Insulin analogues: reviewing the pros and cons in managing diabetes mellitus

Martin, Jennifer H., Russell, Anthony, O'Moore-Sullivan, Trisha and Prins, Johannes B. (2011) Insulin analogues: reviewing the pros and cons in managing diabetes mellitus. Journal of Pharmacogenomics and Pharmacoproteomics, 2 3: . doi:10.4172/2153-0645.1000106

Attached Files (Some files may be inaccessible until you login with your UQ eSpace credentials)
Name Description MIMEType Size Downloads
UQ282396_OA.pdf Full text (open access) application/pdf 1.76MB 0

Author Martin, Jennifer H.
Russell, Anthony
O'Moore-Sullivan, Trisha
Prins, Johannes B.
Title Insulin analogues: reviewing the pros and cons in managing diabetes mellitus
Journal name Journal of Pharmacogenomics and Pharmacoproteomics   Check publisher's open access policy
ISSN 2153-0645
Publication date 2011
Year available 2011
Sub-type Article (original research)
DOI 10.4172/2153-0645.1000106
Open Access Status File (Publisher version)
Volume 2
Issue 3
Total pages 5
Place of publication Los Angeles, CA United States
Publisher Omics Publishing Group
Collection year 2012
Language eng
Formatted abstract
The issue of planning the timing and dosing of insulin in relation to food is one of the most difficult issues confronting people with diabetes. Recent focus on improving quality of life in this area has focused on developing different modes of administration of insulin thereby avoiding subcutaneous injections and developing new analogues
of insulin. Both inhalational and buccal administration technologies have been developed, and have essentially overcome some of the difficult pharmacokinetic issues regarding large peptide molecules, however there remain some clinical problems. Advances in the practicalities of treating insulin have occurred, such as more accurate and less expensive glucometers, new administration alternatives such as implantable pumps, with further developments in the pipeline including islet and gene replacement for Type I disease. However all of these newer options have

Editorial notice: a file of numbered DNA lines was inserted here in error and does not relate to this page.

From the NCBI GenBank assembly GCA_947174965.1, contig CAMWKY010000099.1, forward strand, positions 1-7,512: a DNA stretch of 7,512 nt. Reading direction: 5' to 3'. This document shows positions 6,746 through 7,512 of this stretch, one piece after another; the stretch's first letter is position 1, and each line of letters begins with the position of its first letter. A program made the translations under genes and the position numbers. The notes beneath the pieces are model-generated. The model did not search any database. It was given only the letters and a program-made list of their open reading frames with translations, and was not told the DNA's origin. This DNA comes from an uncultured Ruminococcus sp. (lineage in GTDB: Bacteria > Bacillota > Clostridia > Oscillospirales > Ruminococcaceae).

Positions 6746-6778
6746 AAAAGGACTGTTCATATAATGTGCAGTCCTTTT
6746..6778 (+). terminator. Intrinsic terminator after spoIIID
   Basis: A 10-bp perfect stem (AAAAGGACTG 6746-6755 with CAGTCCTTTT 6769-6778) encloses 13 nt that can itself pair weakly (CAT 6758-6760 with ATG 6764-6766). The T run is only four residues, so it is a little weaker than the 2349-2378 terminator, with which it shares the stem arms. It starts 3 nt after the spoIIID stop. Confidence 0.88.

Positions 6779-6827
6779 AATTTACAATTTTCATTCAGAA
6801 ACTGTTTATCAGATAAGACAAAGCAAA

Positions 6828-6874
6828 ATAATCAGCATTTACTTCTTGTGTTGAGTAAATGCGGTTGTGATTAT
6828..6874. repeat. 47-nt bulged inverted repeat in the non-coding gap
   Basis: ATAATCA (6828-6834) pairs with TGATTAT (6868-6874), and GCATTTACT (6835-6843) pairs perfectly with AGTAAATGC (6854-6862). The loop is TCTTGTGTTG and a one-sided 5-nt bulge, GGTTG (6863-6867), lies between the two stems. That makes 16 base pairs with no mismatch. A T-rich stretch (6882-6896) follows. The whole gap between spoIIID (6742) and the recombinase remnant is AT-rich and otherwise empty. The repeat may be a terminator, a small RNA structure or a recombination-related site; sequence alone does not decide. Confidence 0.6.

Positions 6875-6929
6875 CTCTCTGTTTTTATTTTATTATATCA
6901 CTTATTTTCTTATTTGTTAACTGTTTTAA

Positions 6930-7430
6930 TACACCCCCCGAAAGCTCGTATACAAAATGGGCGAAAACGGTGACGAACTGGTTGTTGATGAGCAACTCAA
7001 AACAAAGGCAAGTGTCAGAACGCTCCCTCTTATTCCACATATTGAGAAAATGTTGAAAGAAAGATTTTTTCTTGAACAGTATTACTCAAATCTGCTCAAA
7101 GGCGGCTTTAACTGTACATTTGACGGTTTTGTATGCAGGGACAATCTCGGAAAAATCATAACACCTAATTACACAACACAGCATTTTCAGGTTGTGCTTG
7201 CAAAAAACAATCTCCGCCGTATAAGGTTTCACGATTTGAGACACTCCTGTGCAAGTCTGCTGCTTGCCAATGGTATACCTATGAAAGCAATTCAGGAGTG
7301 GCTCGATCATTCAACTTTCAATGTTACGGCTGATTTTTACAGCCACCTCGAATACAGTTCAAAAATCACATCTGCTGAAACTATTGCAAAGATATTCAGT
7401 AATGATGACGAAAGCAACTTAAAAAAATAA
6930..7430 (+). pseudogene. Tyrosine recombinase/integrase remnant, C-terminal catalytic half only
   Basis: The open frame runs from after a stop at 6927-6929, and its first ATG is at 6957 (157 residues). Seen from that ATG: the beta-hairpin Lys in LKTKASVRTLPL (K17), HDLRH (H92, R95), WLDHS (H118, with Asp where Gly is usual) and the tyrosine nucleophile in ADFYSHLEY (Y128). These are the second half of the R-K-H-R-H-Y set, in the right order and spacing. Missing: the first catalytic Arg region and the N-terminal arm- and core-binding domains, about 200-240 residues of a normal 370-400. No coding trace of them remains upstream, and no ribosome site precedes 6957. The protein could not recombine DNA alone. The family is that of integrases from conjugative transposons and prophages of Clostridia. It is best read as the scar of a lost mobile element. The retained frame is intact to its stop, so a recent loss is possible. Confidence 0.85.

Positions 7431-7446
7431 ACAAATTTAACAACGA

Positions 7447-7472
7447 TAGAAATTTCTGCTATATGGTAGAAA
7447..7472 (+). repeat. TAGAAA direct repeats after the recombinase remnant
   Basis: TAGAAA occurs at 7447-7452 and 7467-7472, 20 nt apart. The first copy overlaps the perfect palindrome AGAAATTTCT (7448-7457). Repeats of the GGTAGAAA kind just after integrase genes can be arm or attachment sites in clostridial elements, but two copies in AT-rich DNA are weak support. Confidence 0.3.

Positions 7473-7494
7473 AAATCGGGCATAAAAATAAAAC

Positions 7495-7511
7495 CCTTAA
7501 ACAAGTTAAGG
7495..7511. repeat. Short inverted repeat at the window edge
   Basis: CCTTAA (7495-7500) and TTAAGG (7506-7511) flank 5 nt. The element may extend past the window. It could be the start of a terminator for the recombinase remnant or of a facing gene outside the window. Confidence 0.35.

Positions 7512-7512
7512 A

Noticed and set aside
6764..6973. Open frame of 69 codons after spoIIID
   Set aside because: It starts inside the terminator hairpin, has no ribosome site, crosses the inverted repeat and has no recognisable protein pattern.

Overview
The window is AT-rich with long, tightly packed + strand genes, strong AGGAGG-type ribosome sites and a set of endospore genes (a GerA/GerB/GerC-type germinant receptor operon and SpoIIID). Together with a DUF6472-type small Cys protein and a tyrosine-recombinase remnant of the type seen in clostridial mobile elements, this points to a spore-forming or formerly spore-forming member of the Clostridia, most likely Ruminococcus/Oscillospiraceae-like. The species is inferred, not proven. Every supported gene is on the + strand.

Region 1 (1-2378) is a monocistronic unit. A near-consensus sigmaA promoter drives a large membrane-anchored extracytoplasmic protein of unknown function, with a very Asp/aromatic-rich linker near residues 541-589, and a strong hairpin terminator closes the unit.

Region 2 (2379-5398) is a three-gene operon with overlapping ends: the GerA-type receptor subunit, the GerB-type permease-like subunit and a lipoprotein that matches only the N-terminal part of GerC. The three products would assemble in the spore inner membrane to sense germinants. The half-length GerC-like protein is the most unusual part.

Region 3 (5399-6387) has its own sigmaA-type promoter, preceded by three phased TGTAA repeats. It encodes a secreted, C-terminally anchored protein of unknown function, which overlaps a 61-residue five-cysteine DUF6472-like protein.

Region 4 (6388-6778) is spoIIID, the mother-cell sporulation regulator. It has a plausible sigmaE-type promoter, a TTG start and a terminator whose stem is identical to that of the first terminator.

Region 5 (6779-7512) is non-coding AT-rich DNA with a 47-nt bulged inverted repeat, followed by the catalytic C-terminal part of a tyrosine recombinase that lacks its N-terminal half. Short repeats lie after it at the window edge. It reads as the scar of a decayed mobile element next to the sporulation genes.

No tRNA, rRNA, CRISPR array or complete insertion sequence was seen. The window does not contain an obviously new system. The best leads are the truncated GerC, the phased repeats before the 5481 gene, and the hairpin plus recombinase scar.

limitations and currently subcutaneous administration is the only real option for most people. Insulin analogues have so far been relatively disappointing in terms of improvement in mortality and morbidity although for some patients the ability to alter the dosage of insulin depending on the planned meal size or reduction of between meal snacks has been helpful. Furthermore there is a yet unknown question around long term safety. This review will discuss the major clinical issues surrounding the new insulin analogues as they relate to efficacy and side effects.
Keyword Insulin
Methods of delivery
Q-Index Code C1
Q-Index Status Provisional Code
Institutional Status UQ
Additional Notes Received November 20, 2010; Accepted December 21, 2011; Published December 23, 2011

Document type: Journal Article
Sub-type: Article (original research)
Collection: School of Medicine Publications
Version Filter Type
Citation counts: Google Scholar Search Google Scholar
Created: Mon, 24 Sep 2012, 17:33:06 EST by Dr Anthony Russell on behalf of Medicine - Princess Alexandra Hospital